This time the weather has caught him out. The water of the lake is too cold for a long-term immersion, and the birds have not been coming. The sun is going down and the sky is about to turn to the misty purple he usually sees when he is almost back amongst his tribe; but this evening his tribe is a long, long way away.
Yet still he remains, reluctant to return empty-handed.
Over on the other side of the lake forages one of the tundra-dwellers, which also seems to be separated from its group. Its compact appearance, with its furry rolls of fat and its short arms and thick legs, makes it look as if it belongs in the landscape. It seems to be at home here, while Snatch, with his long limbs, does not. The two beings ignore one another. Their differing lifestyles do not put them in conflict, yet it seems to Snatch that the tundra-dweller should resent him, for being somewhere he does not belong; but he does not think about it too much. All he hopes for at the moment is that the other creature’s movements do not interfere with his hunt.
Then, with a comical quacking noise, half-a-dozen birds settle on the still water, breaking up the reflection of the cold empty sky. Now Snatch squats into his hiding place amongst the fluffy heads of the grass, waiting for his chance.
It is a long time before any of the birds paddle close enough for an attack, but eventually they drift over towards his side of the lake. With a single dive, he throws himself out from the bank, his long arms and delicate fingers shooting out towards his prey. Startled ducks leap straight upwards from the water, flapping towards the sky and safety. One is too slow. The long fingers close around a webbed foot, and with a flurry of feathers it is dragged back as Snatch’s body splashes downwards into the chill waters of the lake.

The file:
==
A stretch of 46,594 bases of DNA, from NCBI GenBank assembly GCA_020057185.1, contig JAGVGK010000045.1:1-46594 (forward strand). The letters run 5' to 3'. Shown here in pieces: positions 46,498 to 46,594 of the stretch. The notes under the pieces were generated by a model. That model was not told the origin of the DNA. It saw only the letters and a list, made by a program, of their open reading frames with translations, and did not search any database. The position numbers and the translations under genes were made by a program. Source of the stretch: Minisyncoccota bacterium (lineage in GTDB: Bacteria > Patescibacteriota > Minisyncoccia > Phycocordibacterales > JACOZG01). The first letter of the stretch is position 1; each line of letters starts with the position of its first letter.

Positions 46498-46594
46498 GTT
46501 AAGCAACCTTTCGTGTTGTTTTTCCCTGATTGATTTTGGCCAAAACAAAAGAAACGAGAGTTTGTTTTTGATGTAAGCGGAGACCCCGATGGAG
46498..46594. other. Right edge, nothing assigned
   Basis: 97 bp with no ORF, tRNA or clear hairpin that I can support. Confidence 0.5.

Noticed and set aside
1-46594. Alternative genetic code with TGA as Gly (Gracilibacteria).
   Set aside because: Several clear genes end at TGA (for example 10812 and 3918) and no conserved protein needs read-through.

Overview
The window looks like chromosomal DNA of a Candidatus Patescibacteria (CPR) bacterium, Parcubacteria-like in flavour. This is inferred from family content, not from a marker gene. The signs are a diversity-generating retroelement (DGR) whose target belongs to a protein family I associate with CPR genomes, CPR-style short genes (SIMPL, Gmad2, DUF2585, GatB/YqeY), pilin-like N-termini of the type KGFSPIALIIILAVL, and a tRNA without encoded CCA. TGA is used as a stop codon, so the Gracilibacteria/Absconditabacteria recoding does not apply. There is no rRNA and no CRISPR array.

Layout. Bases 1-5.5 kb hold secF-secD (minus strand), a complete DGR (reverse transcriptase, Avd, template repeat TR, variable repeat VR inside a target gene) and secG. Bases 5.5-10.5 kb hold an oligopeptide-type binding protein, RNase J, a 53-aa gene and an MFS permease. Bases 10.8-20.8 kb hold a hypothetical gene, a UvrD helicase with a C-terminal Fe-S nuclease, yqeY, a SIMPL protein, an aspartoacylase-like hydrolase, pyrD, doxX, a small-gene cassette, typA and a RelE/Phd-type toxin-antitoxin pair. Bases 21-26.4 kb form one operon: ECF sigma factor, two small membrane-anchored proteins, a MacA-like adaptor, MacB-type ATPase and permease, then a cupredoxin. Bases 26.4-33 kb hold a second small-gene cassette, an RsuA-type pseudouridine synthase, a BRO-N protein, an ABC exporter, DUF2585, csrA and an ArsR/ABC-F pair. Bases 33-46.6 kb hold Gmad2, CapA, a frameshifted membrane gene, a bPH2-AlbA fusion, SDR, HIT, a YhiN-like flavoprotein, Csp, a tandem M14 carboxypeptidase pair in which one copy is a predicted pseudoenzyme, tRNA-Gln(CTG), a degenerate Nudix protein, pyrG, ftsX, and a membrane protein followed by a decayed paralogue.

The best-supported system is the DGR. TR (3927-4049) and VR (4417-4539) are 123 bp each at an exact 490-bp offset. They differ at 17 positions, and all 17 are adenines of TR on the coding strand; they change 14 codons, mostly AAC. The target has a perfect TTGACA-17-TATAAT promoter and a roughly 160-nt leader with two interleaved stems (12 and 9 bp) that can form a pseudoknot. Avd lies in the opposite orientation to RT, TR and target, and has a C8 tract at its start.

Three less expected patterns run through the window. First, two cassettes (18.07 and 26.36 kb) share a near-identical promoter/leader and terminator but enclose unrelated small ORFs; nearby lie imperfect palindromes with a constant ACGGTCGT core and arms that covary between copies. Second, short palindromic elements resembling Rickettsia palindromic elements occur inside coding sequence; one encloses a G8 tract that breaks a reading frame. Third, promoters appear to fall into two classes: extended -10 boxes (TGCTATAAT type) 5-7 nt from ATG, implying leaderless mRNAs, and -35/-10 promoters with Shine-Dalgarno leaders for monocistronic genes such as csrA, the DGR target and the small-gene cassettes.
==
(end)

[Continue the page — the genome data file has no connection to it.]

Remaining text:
The numbing impact of the icy water cannot subdue Snatch’s yell of triumph as he leaps out of the lake with his prize. Yet, before he has wrung the bird’s neck, the chill has crept from his skin, through his flesh and to his bones. His newly-caught meat will be of no use to him if he freezes to death.
He rips the head off the bird, tears away the crop, and plunges his numbed fingers into the warmth of the carcass. It is not enough. He must find more body heat somewhere.
There is only one other big living thing nearby.
The tundra-dweller stands, still as a dead tree, watching all this with a dim curiosity. It shows no fear as Snatch approaches it carefully. Why should it? Tundra-dwellers have no natural enemies out here on the tundra, and no capacity for fear was ever designed into them by the genetic engineers all those millennia ago. For Snatch, there is a problem. How does he kill a big creature like this? His hands have only dealt with small mammals and birds up to now. The face, with the tiny eyes and broad nostrils, stares at him from within the frame of its voluminous neck ruff. There is no expression, and the creature does not flinch as Snatch drops his bird and throws himself at it, groping for a soft or vulnerable spot on its broad chest or its thick neck. Everywhere his fingers find tightly-matted hair and yielding blubber – nothing to hold or tear. Then, slowly, the great body leans over him and goes down onto its knees, pinning him to the springy vegetation. Snatch panics, and writhes and twists to pull himself out from under the mass of bouncing fat, but he is trapped. He can do nothing now but wait for the great creature to kill him.